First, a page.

EY submitted to the SEC that it did not have issues with cheating when, in fact, the firm had been informed of potential cheating on a CPA ethics exam by a member of staff, the SEC said.
It added that EY admitted it did not correct its submission even after an internal EY investigation confirmed there had been cheating, and even after its senior lawyers discussed the matter with the firm’s senior management.
The SEC’s order also finds that EY violated a Public Company Accounting Oversight Board (PCAOB) rule requiring the firm to maintain integrity in the performance of a professional service.
The SEC has ordered EY to retain two independent consultants to help remediate its deficiencies. One will review the firm’s policies and procedures relating to ethics and integrity. The other will review EY’s conduct regarding its disclosure failures, including whether any EY employees contributed to the firm’s failure to correct its misleading submission, the SEC said.
Canada's transport minister speaks out about 'unacceptable issues' at airports following reports of luggage chaos at Pearson – CP24 Toronto's Breaking News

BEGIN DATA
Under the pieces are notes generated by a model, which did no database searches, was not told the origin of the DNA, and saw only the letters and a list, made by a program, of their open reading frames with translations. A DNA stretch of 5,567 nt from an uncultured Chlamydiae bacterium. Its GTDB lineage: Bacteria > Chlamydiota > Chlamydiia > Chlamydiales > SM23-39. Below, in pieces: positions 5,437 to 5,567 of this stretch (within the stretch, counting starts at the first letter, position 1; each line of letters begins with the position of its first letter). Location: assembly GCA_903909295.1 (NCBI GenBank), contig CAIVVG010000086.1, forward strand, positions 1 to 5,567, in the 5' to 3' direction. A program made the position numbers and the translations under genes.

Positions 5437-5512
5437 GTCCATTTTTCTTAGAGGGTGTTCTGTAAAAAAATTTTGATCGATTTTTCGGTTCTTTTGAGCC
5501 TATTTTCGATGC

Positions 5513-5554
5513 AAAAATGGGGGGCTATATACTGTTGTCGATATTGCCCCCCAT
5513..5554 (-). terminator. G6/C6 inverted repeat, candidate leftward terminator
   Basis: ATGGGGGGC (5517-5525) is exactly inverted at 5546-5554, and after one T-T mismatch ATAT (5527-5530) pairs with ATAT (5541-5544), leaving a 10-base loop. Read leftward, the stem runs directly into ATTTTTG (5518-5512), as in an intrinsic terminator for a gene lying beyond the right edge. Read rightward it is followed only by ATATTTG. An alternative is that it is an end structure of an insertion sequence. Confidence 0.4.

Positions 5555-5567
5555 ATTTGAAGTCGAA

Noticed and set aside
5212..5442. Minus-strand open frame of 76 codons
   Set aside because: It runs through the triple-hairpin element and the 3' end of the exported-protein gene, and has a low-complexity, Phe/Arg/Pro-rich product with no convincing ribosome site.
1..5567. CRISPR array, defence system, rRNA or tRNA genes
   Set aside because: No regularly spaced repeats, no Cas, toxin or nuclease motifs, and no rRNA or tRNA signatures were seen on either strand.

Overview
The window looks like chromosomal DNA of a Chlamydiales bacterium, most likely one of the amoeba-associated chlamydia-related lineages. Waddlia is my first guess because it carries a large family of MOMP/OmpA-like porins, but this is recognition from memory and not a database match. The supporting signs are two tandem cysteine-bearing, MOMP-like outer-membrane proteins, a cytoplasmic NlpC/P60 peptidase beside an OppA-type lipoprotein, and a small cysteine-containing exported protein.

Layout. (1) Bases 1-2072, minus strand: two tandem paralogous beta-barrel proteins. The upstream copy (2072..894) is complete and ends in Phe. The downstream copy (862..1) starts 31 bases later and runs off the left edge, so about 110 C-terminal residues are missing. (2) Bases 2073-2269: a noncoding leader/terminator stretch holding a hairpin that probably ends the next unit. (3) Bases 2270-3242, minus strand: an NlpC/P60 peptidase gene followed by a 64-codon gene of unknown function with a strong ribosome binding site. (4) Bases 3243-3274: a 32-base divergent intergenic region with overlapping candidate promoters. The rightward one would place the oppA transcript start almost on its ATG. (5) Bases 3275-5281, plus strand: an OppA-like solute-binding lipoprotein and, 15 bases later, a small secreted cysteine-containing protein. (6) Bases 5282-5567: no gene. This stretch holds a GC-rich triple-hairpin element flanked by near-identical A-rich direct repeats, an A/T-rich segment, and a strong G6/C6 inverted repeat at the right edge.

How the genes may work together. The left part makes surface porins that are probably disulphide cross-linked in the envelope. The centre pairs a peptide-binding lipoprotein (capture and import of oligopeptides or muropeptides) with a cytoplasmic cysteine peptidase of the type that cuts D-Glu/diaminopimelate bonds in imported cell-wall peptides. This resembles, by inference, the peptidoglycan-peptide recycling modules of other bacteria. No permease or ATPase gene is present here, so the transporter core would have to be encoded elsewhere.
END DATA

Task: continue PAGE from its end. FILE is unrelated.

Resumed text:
Canada’s transport minister is speaking out about the “unacceptable issues” that continue to result in significant delays at Canadian airports after images surfaced on social media showing hundreds of pieces of luggage piled up at Pearson International Airport.
The Greater Toronto Airports Authority, which operates Pearson, told CP24 on Tuesday that a number of issues over the past several days have led to “challenges with baggage,” including “flight delays and cancellations, staff shortages and temporary mechanical disruptions with the baggage system.”
So far dozens of people have spoken out about losing their luggage at Pearson, including one woman who told CP24 that her bag was lost once on the way to Phoenix and then again on the way back to Toronto, resulting in a frustrating “suitcase scavenger hunt” that ultimately proved fruitless.
There have also been numerous images shared on social media showing huge piles of luggage in the baggage claim area at Pearson, which travellers have had to search through in the hopes of finding their missing bags.